Winston Churchill famously said ‘Democracy is the worst form of government, except for all the others.’ The statement is frequently misinterpreted as an endorsement of democracy, and quoted in support of contentions that democracy as practiced in the West is the optimum form of government, that must be preserved and spread to other parts of the world, if not by consent then by force; but properly understood, is no such thing. Churchill recognized the flaws in democracy, and what it might become, and his praise for democracy was, if nothing else, feint and damning in a backhanded way.
Not that the thought was original to Churchill. Alexis-Charles-Henri Clérel de Tocqueville wrote in 1835:
‘Society will develop a new kind of servitude which covers the surface of society with a network of complicated rules, through which the most original minds and the most energetic characters cannot penetrate. It does not tyrannise but it compresses, enervates, extinguishes, and stupefies a people, till each nation is reduced to nothing better than a flock of timid and industrious animals, of which the government is the shepherd’.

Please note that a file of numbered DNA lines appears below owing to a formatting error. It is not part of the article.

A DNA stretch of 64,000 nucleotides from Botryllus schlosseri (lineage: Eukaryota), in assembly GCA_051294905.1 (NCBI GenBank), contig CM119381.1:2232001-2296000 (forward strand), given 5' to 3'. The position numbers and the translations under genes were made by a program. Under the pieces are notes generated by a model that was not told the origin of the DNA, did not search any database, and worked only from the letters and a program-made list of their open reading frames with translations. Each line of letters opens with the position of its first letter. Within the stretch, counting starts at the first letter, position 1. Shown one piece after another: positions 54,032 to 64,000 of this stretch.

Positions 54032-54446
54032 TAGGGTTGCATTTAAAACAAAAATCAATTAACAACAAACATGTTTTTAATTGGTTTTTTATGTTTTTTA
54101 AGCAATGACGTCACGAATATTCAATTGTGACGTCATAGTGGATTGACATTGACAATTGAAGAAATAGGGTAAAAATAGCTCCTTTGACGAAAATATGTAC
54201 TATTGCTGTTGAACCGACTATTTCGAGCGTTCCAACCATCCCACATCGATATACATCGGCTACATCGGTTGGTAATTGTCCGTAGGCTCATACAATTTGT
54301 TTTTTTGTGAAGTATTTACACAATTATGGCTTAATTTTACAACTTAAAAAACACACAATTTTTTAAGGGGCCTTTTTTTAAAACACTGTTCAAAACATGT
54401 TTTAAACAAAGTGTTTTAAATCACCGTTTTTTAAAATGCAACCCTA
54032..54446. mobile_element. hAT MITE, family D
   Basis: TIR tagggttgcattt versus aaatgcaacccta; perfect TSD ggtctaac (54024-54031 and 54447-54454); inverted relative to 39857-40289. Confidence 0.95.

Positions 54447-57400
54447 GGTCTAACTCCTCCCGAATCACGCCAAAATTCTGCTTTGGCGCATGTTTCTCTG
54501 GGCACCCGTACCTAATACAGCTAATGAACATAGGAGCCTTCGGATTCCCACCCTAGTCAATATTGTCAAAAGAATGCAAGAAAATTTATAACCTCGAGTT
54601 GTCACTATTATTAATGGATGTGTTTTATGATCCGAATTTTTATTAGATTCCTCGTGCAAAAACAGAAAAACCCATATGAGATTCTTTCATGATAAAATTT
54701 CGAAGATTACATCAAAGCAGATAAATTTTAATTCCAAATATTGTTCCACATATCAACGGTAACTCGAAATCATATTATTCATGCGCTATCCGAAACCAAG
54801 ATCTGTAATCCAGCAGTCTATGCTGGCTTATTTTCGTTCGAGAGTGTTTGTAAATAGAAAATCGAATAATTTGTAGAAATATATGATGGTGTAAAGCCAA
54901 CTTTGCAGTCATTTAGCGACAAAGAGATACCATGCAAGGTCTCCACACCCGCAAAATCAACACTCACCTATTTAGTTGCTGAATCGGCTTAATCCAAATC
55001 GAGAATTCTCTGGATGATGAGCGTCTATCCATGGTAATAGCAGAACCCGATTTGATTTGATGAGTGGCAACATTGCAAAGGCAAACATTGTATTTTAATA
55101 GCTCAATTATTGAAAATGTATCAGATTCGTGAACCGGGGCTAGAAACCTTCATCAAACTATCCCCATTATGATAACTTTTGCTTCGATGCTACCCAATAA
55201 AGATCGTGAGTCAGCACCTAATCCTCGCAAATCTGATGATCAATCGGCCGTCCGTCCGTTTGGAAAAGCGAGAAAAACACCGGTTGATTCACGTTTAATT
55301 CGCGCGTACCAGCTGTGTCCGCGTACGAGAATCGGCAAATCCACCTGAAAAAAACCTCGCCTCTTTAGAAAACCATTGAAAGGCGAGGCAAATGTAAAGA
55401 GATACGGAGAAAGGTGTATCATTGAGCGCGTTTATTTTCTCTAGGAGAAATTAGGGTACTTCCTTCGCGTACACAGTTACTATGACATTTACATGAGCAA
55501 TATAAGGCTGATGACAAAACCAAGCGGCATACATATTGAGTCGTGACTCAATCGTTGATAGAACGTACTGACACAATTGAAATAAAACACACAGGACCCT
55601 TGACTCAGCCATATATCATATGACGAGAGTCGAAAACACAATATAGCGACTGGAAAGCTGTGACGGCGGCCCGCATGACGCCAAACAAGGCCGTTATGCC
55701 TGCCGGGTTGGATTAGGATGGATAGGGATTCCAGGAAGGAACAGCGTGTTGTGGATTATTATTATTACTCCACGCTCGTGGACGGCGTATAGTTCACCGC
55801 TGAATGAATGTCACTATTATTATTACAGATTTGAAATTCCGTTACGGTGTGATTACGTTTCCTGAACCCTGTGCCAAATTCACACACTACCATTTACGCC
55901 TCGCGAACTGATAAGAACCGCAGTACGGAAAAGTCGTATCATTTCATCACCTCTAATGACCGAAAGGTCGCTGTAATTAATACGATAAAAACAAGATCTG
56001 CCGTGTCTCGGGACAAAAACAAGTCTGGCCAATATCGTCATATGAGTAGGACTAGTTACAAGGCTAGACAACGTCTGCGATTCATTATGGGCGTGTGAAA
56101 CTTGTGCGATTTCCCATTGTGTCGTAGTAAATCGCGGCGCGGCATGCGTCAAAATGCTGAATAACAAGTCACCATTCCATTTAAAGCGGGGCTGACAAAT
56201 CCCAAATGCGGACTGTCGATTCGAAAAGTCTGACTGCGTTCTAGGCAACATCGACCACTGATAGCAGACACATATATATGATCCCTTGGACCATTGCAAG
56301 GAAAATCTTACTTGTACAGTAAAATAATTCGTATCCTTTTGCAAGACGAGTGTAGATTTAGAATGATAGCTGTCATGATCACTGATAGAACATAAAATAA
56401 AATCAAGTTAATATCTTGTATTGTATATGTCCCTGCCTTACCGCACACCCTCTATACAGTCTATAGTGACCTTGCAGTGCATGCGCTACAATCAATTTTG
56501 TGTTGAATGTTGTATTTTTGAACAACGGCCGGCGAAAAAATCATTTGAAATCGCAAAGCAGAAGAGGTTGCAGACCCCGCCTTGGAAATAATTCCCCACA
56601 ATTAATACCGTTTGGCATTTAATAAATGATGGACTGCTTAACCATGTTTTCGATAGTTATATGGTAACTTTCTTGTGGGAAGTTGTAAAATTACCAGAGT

The insight stings simply because it is an accurate summary of the position we have reached 182 years later. But de Tocqueville apparently didn’t foresee the ultimate progression of the process, where the ‘network of complicated rules’ is increasingly used to belt the people into compliance, not for their own or the common good, but in the service of the interests of government itself, the politicians and the people who have captured the political process. Fewer and fewer people are getting the benefits, while more and more people are coerced into paying for it.